Sports Other News 31 Jul 2019 ‘Dropping shoo ...

‘Dropping shooting from CWG is unfair’

Published Jul 31, 2019, 2:46 am IST
Updated Jul 31, 2019, 2:46 am IST
Sakshi Malik at an event in Noida  on Tuesday.
 Sakshi Malik at an event in Noida on Tuesday.

New Delhi: Olympic medalist Sakshi Malik on Tuesday came out in support of shooters after the organisers chose to drop the sport from the roster for the 2022 Commonwealth Games in Birmingham, a move that forced the Indian Olympic Association to seek government approval to boycott the showpiece.

While the Indian sports fraternity is divided on the matter, the champion wrestler, who bagged a bronze in the Rio Olympics, has taken a firm stand, saying that “dropping shooting from the CWG programme is unfair”.

“I am not saying we should boycott the CWG but I just hope that shooting is included so that everyone can participate in the event. We get lots of medals in shooting and dropping the sports is unfair,” Sakshi told this paper on the sidelines of the launch of Asics sportswear store in Noida.

Ace shooter Abhinav Bindra was against the IOA proposal while ace shooter Heena Sidhu and the NRAI have emerged in support of snubbing the Games.

With the Tokyo Games just a year ahead, Sakshi’s sole aim is to seal an Olympic berth and for the 26-year-old a podium finish at the World Championship in Astana should be the perfect way to do so. The top six wrestlers in each weight category at the Worlds will qualify for the Olympics. She won the trials in the 62kg category with flying colours recently to qualify for the World Championship from September 14 to 22.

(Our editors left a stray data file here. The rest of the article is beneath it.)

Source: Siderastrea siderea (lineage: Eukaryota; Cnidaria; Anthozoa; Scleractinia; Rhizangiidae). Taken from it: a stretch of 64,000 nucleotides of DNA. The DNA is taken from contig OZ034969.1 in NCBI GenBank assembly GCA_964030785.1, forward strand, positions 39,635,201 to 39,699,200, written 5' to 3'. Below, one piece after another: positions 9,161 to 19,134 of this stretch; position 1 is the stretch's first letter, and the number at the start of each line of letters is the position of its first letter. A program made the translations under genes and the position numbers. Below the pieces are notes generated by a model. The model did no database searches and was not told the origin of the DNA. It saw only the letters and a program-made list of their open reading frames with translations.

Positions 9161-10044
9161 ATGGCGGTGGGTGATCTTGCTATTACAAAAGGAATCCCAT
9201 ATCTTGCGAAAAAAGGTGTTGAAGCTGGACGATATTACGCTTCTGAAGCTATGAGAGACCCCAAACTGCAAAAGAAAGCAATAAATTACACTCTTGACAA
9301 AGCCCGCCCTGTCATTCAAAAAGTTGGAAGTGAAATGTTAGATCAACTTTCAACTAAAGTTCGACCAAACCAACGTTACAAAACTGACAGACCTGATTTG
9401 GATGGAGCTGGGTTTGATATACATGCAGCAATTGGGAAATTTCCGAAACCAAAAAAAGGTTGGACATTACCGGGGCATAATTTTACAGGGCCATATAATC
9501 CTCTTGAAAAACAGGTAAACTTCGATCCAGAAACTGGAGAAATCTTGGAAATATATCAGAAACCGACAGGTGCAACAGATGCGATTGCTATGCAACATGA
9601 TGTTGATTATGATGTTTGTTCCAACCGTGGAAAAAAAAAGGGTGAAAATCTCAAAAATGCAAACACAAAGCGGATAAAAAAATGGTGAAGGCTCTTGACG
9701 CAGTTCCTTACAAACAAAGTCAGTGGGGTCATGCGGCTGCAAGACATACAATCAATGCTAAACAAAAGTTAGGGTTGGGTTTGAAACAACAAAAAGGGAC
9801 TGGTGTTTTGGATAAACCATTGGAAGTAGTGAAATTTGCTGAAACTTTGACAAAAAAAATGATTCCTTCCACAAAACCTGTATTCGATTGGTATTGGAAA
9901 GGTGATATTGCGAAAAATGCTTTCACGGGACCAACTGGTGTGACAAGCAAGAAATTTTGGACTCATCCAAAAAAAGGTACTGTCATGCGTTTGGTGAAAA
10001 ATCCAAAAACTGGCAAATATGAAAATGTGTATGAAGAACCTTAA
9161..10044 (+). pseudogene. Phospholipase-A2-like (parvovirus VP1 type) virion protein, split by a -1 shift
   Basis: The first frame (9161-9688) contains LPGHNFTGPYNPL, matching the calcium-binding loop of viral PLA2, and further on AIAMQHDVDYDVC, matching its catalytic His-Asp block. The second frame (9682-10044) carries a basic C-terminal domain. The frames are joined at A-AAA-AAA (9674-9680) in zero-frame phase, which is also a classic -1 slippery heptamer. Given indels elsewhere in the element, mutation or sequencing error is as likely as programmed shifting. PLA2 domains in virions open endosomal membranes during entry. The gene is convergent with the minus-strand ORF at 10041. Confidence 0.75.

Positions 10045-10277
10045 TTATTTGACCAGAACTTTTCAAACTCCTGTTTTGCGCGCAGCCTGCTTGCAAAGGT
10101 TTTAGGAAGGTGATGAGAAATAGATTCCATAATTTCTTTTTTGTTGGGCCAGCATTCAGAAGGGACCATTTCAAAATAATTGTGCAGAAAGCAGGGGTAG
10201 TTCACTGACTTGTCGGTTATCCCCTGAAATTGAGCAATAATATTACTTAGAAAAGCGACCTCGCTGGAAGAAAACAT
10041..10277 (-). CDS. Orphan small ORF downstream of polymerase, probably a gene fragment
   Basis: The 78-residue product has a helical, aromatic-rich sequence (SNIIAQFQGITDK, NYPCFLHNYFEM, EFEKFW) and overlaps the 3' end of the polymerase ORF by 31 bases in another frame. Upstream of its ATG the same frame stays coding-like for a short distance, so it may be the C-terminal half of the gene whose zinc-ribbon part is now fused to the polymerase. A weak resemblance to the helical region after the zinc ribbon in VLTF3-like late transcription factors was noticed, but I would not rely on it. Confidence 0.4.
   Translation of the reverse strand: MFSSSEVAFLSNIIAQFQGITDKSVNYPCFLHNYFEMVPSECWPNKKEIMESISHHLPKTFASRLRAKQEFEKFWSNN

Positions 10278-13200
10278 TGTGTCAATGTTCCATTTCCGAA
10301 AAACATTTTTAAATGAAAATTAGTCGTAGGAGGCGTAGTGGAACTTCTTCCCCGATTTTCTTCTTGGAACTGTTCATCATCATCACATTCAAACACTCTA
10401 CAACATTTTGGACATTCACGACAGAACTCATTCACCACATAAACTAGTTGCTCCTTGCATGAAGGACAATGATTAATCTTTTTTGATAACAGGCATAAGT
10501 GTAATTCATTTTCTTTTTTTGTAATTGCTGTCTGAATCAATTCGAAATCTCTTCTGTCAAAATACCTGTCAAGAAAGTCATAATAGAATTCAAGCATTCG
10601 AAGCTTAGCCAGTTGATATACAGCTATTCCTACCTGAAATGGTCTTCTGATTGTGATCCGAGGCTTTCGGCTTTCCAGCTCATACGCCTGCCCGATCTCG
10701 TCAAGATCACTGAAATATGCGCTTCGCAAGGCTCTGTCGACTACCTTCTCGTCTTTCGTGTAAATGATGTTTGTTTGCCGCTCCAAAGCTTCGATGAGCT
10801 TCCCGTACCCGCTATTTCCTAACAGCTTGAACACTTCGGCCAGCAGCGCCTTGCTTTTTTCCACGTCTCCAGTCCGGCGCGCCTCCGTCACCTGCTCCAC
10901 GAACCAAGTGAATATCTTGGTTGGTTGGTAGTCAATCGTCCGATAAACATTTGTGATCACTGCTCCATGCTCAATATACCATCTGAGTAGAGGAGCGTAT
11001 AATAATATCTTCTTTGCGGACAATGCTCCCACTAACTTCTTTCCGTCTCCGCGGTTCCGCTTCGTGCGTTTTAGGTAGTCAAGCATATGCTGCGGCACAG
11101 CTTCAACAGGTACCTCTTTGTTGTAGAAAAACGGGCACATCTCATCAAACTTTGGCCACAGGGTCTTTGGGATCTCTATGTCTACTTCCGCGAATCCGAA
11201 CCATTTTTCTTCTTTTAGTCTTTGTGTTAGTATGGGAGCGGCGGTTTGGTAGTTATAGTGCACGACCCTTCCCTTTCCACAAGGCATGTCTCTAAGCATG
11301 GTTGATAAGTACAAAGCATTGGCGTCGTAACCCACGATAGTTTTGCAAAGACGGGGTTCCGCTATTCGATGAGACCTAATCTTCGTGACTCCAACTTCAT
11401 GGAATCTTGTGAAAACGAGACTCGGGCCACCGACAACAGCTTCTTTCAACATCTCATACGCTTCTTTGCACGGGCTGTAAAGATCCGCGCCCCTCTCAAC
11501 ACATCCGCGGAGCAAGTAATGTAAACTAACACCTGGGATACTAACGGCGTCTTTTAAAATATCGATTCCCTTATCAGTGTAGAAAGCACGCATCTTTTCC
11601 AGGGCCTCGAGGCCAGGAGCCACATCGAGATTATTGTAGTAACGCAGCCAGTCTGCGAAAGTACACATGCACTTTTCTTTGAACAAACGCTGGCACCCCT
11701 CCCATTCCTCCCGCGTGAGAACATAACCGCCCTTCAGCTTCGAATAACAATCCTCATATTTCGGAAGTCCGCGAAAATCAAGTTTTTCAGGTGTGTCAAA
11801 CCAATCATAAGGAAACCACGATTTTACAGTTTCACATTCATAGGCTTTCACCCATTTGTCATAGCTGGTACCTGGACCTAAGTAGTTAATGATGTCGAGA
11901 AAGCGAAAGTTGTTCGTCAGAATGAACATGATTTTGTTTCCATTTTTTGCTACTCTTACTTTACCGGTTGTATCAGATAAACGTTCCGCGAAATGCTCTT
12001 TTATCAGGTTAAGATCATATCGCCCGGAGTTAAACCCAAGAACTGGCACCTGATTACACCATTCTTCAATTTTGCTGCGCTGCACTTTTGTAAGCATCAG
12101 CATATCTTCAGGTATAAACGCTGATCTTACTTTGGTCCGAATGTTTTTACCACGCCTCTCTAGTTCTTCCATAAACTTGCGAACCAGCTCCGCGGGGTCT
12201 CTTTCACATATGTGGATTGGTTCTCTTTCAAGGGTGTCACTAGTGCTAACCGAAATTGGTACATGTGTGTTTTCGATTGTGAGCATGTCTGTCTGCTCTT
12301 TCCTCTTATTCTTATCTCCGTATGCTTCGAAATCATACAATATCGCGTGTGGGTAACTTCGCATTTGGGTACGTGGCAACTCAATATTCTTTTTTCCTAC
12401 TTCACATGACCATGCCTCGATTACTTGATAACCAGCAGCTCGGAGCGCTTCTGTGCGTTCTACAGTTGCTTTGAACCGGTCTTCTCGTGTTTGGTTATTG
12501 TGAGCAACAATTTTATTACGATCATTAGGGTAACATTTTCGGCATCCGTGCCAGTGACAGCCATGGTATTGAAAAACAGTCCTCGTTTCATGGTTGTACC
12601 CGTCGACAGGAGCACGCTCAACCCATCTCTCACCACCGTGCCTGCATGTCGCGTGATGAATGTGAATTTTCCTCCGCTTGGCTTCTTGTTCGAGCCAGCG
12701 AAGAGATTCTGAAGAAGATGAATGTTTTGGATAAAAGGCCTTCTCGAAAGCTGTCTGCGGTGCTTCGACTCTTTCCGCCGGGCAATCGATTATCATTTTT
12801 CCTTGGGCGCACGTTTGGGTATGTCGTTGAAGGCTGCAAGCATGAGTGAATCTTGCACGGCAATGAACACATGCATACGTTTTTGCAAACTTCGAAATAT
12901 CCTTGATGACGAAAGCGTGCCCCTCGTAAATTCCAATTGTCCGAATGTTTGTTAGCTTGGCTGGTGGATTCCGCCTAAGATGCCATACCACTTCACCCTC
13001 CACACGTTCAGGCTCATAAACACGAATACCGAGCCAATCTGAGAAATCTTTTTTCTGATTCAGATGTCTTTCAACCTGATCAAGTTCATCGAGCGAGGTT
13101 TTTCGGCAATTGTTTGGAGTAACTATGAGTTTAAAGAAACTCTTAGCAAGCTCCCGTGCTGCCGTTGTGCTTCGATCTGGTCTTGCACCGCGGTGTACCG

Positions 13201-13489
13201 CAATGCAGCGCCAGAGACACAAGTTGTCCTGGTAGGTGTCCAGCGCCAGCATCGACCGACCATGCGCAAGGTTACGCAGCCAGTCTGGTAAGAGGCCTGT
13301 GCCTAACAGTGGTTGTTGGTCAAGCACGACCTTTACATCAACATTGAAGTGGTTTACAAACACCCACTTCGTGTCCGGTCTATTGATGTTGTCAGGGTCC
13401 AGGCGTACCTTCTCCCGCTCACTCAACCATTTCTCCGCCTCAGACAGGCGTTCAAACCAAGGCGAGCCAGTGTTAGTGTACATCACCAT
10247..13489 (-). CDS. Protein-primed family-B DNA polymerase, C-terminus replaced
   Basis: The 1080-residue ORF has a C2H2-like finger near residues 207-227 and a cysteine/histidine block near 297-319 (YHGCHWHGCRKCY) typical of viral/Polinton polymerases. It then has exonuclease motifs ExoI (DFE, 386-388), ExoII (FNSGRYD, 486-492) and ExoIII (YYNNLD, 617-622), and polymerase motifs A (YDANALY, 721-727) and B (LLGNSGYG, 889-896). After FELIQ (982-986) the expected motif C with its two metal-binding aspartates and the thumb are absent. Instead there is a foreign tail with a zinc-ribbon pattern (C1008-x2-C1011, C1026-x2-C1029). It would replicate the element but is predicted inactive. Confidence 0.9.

“I am looking forward to World Championship as a right platform to qualify for the Olympics and that will get me enough time to prepare for the mega event. I want to finish on the podium in Astana. If not then I will prepare for other qualifying events,” the 2014 CWG silver-medallist said.

Sakshi said that the competition at the World Championship is going to be very tough with all countries participating. “I do not want to rate my chances because in our sport things can change in matter of seconds. It is very difficult to maintain high intensity for six minutes. Even if you lose concentration for a few seconds, you can lose points.”

Sakshi has been working on her technique and not much on power. “We are learning a lot from the foreign coach (Andrew Cook). But even our Indian coaches are as good. Foreign coaches follow different techniques. But when you combine both, you get a lot of variations, which ultimately are very helpful.

“Fitness is a continuous process. Mentally also you have to be very strong. No matter how physically strong you are, until your mind works properly, it is not possible to do well in any sports. And since it is a contact sport, it becomes even more important to be mentally alert.”

Sakshi had bagged her maiden Olympic medal in the 58kg category and though she has moved up the weight division (62kg) the grappler from Haryana is unconcerned. “It is not such a big issue. The world body changes rules every four years. There is also a change in weigh-ins. Earlier the weight-ins used to happen a day before but now they happen on the same day, which is a little tough. But as far as the competition in 62kg is concerned, there is not much difference. There are more or less same wrestlers.”



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